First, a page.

The question is, how will you respond to it? I would suggest we follow the example Moses gave us. He didn’t curse it or nurse it. Instead, he trusted God to reverse it. When I say "do not curse it or nurse it", I mean that you must not let the situation make you bitter and resentful. As hard as this is to hear, I know it to be the truth. When people disappoint you, there is an opportunity within the pain. It is the opportunity to become more like Christ.
Can you imagine Jesus going back to heaven before the Cross and saying: “I
had a bad experience on earth. The people there didn’t listen to Me. Nor did
they appreciate what I was trying to do for them. So I decided to come home
early.” That certainly isn’t what the Lord did. He finished His mission, and
so must you. That means you cannot let a bad experience in ministry knock
you out of the game.
Moses responded correctly to the disappointment. He cried out. He gave all
of his frustration to the Lord, and then the Lord began to turn the entire
situation around. The Lord’s solution was to show him a piece of wood and
that would turn the bitter waters sweet.
Here is something to consider. The Scripture specifically says the Lord
showed him a piece of wood. God didn’t create a special piece of wood to
use for this miracle. It had been there all the time.
Here is what I know to be true. We can get so caught up in the hurt and pain of
our disappointments to the point that we fail to see God’s solution that is right
before our eyes. You can’t see God’s solution in anger, bitterness, or
resentment. That is why you have to cry out to God and look to Him to heal
your heart. Only then can you see His solution.
We can get so caught up the hurt and pain of our disappointments to the point we fail to see God’s solution that is right before our eyes.
The third and final principle to emerge from this story is that great
disappointments are often followed by greater victories. Immediately
following this experience, they came to a place called Elim. The Scripture
said there were 12 springs, 70 palm trees, and an abundant supply of water
there. In the middle of the desert they found an oasis, a place of absolute
refreshment and abundance. This is what amazes me. Elim was just five
miles from Marah.
There is a danger in ministry when it comes to disappointment. I am
convinced that many in ministry get discouraged, throw in the towel, and quit
when a greater victory was just a few miles down the road. What does this
mean to you? Whatever bitter waters you may be experiencing, the Holy
Spirit can make them sweet. That is why you can’t give up. You are doing a
tremendous job where you are. You need to stay the course. God has the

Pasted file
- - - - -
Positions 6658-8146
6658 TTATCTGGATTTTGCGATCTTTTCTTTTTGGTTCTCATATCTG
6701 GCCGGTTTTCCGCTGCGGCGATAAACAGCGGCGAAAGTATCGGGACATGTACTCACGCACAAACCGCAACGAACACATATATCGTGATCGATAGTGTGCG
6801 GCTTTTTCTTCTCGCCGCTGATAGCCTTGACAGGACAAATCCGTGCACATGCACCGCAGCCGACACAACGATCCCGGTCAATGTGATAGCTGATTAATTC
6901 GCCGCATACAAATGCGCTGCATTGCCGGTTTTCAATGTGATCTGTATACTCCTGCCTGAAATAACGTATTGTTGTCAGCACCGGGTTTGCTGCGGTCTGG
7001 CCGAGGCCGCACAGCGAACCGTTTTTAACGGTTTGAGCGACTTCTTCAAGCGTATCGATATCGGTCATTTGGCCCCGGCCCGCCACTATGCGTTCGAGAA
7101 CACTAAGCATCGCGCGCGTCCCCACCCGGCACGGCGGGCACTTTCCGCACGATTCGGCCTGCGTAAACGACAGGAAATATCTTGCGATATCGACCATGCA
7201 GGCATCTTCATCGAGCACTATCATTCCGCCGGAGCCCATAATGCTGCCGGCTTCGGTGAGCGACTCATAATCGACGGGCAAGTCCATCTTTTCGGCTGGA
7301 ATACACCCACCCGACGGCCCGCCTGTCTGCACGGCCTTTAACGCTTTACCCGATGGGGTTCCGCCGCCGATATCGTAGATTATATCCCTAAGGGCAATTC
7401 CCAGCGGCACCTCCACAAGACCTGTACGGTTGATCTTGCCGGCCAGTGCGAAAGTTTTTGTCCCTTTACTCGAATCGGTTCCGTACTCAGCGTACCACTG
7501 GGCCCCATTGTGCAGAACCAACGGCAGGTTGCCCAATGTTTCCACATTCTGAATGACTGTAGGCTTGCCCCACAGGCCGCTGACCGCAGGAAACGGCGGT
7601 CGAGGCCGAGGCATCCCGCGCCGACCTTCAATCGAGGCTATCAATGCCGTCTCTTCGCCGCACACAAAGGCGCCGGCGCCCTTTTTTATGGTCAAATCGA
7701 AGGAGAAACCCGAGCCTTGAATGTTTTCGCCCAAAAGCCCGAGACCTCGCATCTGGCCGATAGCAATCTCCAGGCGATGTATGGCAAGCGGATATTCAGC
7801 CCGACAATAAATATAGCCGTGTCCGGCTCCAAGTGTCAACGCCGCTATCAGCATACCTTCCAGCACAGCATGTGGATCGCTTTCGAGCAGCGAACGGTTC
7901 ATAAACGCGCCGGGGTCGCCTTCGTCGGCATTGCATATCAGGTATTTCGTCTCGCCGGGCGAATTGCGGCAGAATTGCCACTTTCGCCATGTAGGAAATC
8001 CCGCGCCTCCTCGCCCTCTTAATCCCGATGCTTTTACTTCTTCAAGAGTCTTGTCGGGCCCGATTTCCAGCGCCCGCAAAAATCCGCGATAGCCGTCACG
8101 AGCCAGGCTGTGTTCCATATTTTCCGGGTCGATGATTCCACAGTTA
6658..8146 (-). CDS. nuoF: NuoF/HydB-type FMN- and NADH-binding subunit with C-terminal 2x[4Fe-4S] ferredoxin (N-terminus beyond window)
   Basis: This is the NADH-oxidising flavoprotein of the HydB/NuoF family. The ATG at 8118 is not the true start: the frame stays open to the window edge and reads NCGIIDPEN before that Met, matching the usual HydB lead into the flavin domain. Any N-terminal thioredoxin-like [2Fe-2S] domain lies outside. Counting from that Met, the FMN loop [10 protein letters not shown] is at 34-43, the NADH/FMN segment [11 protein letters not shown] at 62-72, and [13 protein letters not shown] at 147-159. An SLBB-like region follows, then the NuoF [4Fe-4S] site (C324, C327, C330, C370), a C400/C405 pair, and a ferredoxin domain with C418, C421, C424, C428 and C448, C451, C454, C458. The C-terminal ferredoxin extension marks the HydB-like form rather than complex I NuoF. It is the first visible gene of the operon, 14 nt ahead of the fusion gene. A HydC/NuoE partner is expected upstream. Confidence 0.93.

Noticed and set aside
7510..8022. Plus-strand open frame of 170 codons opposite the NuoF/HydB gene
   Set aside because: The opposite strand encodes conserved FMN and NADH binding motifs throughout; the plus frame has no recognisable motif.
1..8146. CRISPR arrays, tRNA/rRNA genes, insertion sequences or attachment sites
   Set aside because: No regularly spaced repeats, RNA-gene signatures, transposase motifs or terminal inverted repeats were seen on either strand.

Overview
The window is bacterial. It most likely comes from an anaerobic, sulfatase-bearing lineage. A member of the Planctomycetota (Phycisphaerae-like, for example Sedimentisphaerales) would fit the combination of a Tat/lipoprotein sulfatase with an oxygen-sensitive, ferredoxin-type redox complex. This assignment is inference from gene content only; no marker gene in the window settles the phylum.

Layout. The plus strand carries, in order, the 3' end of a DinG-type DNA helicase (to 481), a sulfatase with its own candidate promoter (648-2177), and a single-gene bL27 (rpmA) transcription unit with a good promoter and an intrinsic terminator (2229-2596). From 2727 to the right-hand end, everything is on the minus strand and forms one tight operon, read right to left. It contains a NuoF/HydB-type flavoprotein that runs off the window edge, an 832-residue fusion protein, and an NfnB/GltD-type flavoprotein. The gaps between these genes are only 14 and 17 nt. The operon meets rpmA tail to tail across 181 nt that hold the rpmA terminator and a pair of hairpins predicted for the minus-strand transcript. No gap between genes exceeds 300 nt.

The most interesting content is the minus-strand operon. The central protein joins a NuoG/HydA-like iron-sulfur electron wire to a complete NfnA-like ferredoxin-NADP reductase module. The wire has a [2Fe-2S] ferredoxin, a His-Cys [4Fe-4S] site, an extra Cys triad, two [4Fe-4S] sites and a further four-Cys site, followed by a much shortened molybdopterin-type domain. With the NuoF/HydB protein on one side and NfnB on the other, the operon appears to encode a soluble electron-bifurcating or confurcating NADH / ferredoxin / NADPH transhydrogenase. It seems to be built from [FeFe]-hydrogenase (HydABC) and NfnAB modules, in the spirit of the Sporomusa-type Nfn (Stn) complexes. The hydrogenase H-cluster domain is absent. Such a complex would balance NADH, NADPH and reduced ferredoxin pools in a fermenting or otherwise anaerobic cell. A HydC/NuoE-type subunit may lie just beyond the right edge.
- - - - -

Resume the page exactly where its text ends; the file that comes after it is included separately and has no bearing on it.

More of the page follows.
answer, and greater victories are ahead provided you do not give up.
Overcoming Disappointment is Entry TWO in Sanctuary's September series, On the Rebound || Rebounding From Hurt in the Ministry. Join us weekly as we share insight from guest bloggers who have sustained the injury and rebounded from hurt toward healing and hope. Share your thoughts below with us in the comments. What are your takeaways from Mike's post?
Mike Buie and his wife Pam have been married for 32 years. Mike has spent 40 years in full-time pastoral ministry and recently resigned from a pastoral term of nearly 30 years in a suburb of Tulsa, Oklahoma. In their free time the Buie's love to travel to different parts of the country to see and experience new places. When asked what has shaped Mike's ministry philosophy, he shared, "The unique challenges and often unrealistic expectations placed on ministers today has given me both a compassion for those in ministry, as well as a fresh perspective on what is needed to finish one’s race." Mike's greatest joy comes when he can be a friend to a pastor, a support to church leadership, and an encouragement to local congregations. "While I enjoy filling in for pastors when needed and teaching in local churches, my greatest joy has been providing encouragement for church leadership teams. While some would call it leadership training, I define it as staff enrichment. The topics I often address include: Overcoming Disappointment in Ministry, How To Handle Criticism, Helpful Principles When Facing Big Problems, Earning The Right To Lead Others, Going The Distance In Ministry, Church Administration That Makes Sense, etc." If you and/or your ministry team are seeking staff enrichment for growth and development, contact Mike via email at firstname.lastname@example.org or by phone at 918-694-0212.